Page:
I didn’t like punk. I didn’t hate it, that would have given it to much credence, I just thought it was embarrassing and empty and I just didn’t see why so many people cared about it. It couldn’t be just nostalgia, it seemed to matter too much too much to those who had lived through it. It took a late night conversation with my flatmate to change the way I thought about it. She explained that ‘punk’ might be used as a lazy shorthand for a catch-all fuck-you attitude, but the music I genuinely liked for it’s visceral authenticity, records by Buzzcocks and The Undertones, say, was rooted in punk
So I liked some of the music and I believe whole heartedly in the idea of passion over proficiency. I love DIY culture and independent record labels, cottage industries and doing things for the sake of doing them not just for where they might get you. It took my friend all of five minutes to completely dismantle my carefully built wall of disdain for Punk. I don’t think i had ever really thought about it properly, I’d just accepted my gut feeling.
Looking back ,it suddenly became obvious that the nihilism of ‘no future’ wasn’t part of the problem, it was the reaction to it, a mirror held up to the horrors of a society falling apart at the seams. I’d confused the art for the thing that provoked it.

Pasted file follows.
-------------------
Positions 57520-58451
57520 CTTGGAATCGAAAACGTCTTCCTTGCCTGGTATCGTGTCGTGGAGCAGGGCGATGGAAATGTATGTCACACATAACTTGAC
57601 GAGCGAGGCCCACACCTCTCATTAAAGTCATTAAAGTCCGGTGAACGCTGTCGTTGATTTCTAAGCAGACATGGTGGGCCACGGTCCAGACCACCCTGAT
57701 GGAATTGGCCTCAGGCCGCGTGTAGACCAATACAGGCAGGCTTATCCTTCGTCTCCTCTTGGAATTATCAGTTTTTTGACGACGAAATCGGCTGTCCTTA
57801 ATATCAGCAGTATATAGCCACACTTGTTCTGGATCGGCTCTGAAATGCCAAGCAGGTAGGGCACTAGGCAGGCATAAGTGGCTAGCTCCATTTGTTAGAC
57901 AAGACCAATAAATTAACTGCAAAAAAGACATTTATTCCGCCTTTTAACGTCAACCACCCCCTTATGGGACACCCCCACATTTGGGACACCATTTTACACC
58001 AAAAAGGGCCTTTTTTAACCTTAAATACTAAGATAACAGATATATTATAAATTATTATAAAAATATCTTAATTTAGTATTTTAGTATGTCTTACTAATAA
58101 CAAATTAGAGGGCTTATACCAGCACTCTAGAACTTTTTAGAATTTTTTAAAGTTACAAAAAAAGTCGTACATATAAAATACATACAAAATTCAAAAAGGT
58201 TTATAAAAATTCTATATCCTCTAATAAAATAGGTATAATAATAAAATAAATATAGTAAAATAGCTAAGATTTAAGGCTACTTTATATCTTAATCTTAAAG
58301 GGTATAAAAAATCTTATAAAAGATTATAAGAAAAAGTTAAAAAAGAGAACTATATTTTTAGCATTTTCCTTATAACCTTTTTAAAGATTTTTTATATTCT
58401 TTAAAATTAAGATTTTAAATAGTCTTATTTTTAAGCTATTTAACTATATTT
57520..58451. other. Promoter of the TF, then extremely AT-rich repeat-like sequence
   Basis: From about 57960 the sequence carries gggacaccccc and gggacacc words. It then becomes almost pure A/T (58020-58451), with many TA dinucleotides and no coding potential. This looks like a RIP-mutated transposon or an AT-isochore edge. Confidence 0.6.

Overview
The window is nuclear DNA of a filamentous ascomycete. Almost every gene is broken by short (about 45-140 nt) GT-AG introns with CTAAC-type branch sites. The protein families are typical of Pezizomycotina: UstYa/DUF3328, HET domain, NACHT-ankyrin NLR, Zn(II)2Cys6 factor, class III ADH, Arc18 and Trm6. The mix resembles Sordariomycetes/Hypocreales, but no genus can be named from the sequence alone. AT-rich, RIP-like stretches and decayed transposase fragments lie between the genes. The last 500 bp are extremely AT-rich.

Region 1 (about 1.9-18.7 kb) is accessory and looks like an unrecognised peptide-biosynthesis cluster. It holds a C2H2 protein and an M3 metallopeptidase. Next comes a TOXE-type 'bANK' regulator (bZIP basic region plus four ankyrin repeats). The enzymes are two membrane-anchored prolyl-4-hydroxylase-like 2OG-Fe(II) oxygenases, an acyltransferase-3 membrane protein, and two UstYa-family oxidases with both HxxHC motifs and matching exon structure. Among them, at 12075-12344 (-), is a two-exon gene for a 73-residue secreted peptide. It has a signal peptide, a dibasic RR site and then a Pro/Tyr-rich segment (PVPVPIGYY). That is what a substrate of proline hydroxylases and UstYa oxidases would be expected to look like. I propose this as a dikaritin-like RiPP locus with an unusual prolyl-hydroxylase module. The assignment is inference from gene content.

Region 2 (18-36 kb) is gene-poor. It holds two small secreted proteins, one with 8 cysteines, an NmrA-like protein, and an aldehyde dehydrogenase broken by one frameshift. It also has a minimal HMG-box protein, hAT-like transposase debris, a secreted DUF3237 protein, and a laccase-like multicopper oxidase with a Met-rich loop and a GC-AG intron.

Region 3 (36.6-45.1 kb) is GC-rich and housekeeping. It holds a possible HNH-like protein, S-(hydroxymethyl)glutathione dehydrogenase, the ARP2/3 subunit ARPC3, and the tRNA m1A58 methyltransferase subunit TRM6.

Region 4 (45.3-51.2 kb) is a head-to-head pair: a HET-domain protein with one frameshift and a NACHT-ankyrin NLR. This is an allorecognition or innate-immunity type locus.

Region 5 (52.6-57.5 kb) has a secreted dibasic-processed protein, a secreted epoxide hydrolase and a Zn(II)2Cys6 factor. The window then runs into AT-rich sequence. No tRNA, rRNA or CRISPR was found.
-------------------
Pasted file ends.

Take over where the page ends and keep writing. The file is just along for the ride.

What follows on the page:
I’m sure that at the time the spiked hair and torn bondage clothing were loads of fun and upsetting stuffy old codgers is never a bad thing, especially with something as superficial as the way you look. It was only later that the Sid Vicious look became a cliche and in fact it seems like it was only a minority that ever did embrace the more outrageous fashions wholeheartedly. Bands like Buzzcocks and The Undertones didn’t need to dress up, in face they dressed purposefully down and just got on with the important business of wringing out a deathless two and a half minutes of musical perfection. When, it was pointed out, Buzzcocks then put out Spiral Scratch in the summer of 1977 – the first independent seven inch – a shockwave was released that reverberated all the way to Acid House and beyond.
There are still plenty of things about Punk that I find questionable: the spitting for one thing and the deification of dubiously talented smackheads Like Sid, for another, but at the very core of Punk is a pearl of energy and passion that can only be celebrated – and the effect it had on the cultural life we all get to live now can’t be overestimated. One I had cleared away all the cultural detritus piled up around it and found my way to the true essence of the music and the movement, I found I still didn’t like Punk. I loved it.